Sunday, August 26, 2012

The Peculiar by Stefan Bachmann

 The Peculiar by Stefan Bachmann

In full disclosure I won an advanced reader copy of this book in a Goodreads giveaway.

Book Synopsis: Bartholomew is a Peculiar, half human and half faerie. Children born in this way have to live a life of secretly because they are hated by both races and would likely be murdered if they were discovered. Bartholomew lives with his human mother and sister Hettie in the slums of Bath, England. In this world the original city of Bath was destroyed during a war between humans and faeries. The humans won the war and the faeriefolk became little more than slaves and a system was set up to prevent them from being able to use their magic.
Arthur Jelliby is a human politician. He isn't particularly clever or good at much and in-fact only got the position because his mother was well connected. He is not adventurous or ambitious and would rather spend time at home with his wife, rather than dabbling in politics or going on adventures.
Bartholomew's only friend other than his family is another Peculiar that he waves to from his bedroom window. One day he witnesses a strange woman take his friend away, and has a small adventure while trying to find out what happened to him. This eventually leads to him trying to contact the faeries. But soon the mysterious group targeting Peculiars abduct his sister and Bartholomew must set off to rescue her.
Through a series of unfortunate events and bad decisions Mr. Jelliby is suspected of espionage. His efforts to prove his innocence only make matters worse and he discovers a very real plot.
Bartholomew and Mr. Jelliby find each other and team up in an attempt to unravel the plot and rescue Hettie. They have some adventures as they follow the clues and it all leads to a final showdown, the result of which could have more repercussions than a few missing children.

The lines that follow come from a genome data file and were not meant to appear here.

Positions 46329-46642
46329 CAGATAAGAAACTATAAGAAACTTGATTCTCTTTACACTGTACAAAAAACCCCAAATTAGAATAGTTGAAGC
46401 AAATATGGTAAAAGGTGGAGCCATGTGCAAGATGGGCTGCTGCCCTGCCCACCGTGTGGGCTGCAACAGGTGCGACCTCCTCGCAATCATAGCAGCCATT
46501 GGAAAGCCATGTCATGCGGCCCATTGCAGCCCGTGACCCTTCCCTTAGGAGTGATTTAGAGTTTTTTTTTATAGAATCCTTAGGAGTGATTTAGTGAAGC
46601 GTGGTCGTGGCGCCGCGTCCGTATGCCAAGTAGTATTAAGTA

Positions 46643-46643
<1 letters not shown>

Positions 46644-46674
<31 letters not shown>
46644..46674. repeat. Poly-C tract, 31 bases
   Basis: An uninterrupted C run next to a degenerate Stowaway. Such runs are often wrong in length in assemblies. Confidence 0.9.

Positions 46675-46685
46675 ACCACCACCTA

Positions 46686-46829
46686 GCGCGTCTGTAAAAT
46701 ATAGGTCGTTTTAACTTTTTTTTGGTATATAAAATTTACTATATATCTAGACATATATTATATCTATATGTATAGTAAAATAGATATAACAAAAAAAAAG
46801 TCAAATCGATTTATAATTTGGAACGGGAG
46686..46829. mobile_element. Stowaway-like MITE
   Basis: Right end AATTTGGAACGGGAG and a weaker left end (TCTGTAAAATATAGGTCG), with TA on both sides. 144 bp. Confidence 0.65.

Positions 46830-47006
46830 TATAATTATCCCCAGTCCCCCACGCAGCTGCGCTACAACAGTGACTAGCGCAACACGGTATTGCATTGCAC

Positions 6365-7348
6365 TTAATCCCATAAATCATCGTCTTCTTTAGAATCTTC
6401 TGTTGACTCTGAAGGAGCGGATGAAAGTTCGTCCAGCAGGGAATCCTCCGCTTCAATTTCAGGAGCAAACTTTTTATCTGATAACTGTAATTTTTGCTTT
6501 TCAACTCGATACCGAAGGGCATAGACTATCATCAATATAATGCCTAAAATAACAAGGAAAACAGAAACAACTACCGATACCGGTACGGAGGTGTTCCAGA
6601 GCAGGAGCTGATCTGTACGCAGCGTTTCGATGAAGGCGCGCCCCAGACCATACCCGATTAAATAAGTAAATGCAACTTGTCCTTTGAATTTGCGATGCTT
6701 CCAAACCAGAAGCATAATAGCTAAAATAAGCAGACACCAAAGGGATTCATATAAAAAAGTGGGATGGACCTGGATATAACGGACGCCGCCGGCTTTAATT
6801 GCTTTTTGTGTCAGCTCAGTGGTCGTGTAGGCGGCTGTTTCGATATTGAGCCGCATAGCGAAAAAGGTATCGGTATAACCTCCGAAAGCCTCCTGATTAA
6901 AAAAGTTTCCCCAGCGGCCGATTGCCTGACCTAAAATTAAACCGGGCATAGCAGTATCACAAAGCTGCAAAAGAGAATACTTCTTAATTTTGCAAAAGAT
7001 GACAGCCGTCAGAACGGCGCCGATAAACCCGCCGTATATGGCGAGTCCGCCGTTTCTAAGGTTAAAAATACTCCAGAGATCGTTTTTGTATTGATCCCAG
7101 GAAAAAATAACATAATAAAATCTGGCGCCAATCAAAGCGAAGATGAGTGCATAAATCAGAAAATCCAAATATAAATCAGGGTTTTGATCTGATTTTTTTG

Richi's Reviews: I enjoyed this book, it is definitely targeted at children but it can be easily enjoyed by adults as well. It is well-written and easy to follow, with good descriptions, although as you would expect of a children's book it does lack in extravagant detail and the plot is fairly linear.

The story is engaging and you are with the characters as they try to find out what is happening to the children and why, and whether they rescue Hettie in time.

Mr. Jelliby is a great character, he is a good person but somewhat of a bumbling and a very reluctant hero, he is very endearing and I found myself drawn to him and wanted to see him succeed.

Bartholomew I thought was also very well written. He acts in a very convincing childish way, sometimes selfishly, sometimes a little mischievous or emotionally. None of it was bad or dislikeable, but simply realistic.

Some of the sequences were a little scary for younger readers and is probably suitable for children nine years or older.

One other thing of note is that this book ends on a big cliffhanger, so if that is something that drives you crazy you might want to wait until the rest of the series is out.

I love the cover art on this book, it is beautifully drawn and is even shiny which really brings out the mechanical bird. The rest of the book is well presented with chapters that actually have titles and black feathers floating down the side.

This is an excellent book for children but also fans of fantasy/steam punk/faerie stories of any age.

1 comment:

  1. I just listened to this on Audible, and it was such a charming, yet sometimes surprisingly sinister, book. I really enjoyed it, and the narrator was wonderful.